7. 7. Complications of CKD <ul><li>Progression to kidney failure/ESRD </li></ul><ul><li>Complications associated with low GFR </li></ul><ul><ul><li>Anemia </li></ul></ul><ul><ul><li>Bone and Mineral Disorder </li></ul></ul><ul><ul><li>Cardiovascular disease </li></ul></ul>
  8. 8. Incidence of Cardiovascular Disease Events by Level of Kidney Function Go AS, et al. N Engl J Med . 2004;351(13):1296-1305.
  9. 9. Assessing Obesity <ul><li>BMI highly correlated with subcutaneous fat area but poor correlation with visceral fat area in CKD </li></ul><ul><ul><li>(0.76 in women and 0.68 in men)* </li></ul></ul><ul><li>Increased WHR may reflect both an increase in visceral fat and a relative lack of gluteal muscle </li></ul><ul><li>WHR differentiates between android (abdominal) and gynoid (buttock) obesity </li></ul>*Sanches et al. Am J Kidney Dis 52: 66-73, 2008
  10. 10. WHR and BMI as Risk Factors for Cardiovascular Events in CKD <ul><li>Data pooled from two community-based, longitudinal studies evaluating cardiovascular risk: </li></ul><ul><ul><li>Atherosclerosis Risk in Communities (ARIC) </li></ul></ul><ul><ul><li>Cardiovascular Health Study (CHS) </li></ul></ul><ul><li>Study Outcomes: </li></ul><ul><ul><li>Primary outcome: cardiac events (composite of myocardial infarction and fatal coronary disease) </li></ul></ul><ul><ul><li>Secondary outcomes: composite of stroke, cardiac events and death </li></ul></ul>Elsayed et al. Am J Kidney Dis 52: 49-57, 2008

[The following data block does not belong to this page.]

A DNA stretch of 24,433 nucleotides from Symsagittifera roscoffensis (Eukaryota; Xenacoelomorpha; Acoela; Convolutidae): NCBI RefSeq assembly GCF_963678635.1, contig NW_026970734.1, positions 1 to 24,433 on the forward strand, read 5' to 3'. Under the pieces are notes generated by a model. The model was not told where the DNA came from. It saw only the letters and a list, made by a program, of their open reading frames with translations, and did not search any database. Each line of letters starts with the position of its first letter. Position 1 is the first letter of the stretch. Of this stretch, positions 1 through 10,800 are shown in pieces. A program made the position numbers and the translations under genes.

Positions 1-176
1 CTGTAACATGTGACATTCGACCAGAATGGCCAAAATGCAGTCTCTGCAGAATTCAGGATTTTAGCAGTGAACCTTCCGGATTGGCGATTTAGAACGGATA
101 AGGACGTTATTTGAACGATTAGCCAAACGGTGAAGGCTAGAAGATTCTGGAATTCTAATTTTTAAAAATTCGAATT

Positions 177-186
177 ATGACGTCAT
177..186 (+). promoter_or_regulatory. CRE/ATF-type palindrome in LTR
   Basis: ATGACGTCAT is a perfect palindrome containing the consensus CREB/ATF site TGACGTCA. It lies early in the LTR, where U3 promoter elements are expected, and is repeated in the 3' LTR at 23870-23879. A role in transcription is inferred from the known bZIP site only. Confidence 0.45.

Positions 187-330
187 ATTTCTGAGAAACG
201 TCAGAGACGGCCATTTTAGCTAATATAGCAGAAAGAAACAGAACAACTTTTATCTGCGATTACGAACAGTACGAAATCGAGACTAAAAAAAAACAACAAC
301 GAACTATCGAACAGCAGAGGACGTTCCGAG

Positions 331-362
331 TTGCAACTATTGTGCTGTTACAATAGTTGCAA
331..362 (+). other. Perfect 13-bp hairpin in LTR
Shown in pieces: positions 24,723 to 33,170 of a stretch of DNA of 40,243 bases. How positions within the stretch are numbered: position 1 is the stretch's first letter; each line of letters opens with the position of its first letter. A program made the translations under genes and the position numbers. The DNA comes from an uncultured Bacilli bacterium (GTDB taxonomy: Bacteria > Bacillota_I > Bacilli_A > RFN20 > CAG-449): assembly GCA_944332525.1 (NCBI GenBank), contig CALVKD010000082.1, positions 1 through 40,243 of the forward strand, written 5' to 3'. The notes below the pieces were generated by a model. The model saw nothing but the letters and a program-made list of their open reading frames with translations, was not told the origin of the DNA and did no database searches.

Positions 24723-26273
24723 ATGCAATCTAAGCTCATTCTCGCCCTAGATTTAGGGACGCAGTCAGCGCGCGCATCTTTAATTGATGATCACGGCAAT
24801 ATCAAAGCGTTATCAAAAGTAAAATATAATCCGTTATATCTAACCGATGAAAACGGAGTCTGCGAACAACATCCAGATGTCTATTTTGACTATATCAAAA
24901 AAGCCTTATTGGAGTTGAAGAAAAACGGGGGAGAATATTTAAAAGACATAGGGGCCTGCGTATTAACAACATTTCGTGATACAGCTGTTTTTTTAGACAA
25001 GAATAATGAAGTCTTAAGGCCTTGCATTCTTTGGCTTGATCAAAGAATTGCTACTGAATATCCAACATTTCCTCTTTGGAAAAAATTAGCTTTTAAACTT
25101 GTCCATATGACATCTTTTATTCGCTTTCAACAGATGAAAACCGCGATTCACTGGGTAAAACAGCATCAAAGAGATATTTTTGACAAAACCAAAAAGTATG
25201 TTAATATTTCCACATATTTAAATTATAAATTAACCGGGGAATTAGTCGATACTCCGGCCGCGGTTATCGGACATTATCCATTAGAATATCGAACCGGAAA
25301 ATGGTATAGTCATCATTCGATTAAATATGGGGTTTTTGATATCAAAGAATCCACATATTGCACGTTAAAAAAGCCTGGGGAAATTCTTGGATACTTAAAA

11. 11. Study Sample ARIC n=15,792 CHS n=5,888 Initial Population N=21,680 Eligible Population n=21,246 Missing baseline eGFR n=329 Baseline eGFR <15 n=27 Baseline eGFR >=60 n=19,577 Final Population eGFR 15-60 n=1,669 - - -
  12. 12. Methods <ul><li>Predictor Variables: </li></ul><ul><ul><li>Waist-to-Hip Ratio </li></ul></ul><ul><ul><li>Body Mass Index </li></ul></ul><ul><li>Statistical Methods: </li></ul><ul><ul><li>WHR and BMI were examined as continuous variables and as categorical variables: </li></ul></ul><ul><ul><ul><li>WHR in three sex-specific tertiles to match distribution frequency of BMI </li></ul></ul></ul><ul><ul><ul><li>BMI in a priori groups (<25, 25-30, > 30 kg/m 2 ) </li></ul></ul></ul><ul><li>Cox regression models used for analyses </li></ul><ul><ul><li>Adjusting for age, sex, race, education, smoking, alcohol, prior CVD, diabetes, hypertension, baseline GFR, cholesterol, albumin and study of origin </li></ul></ul>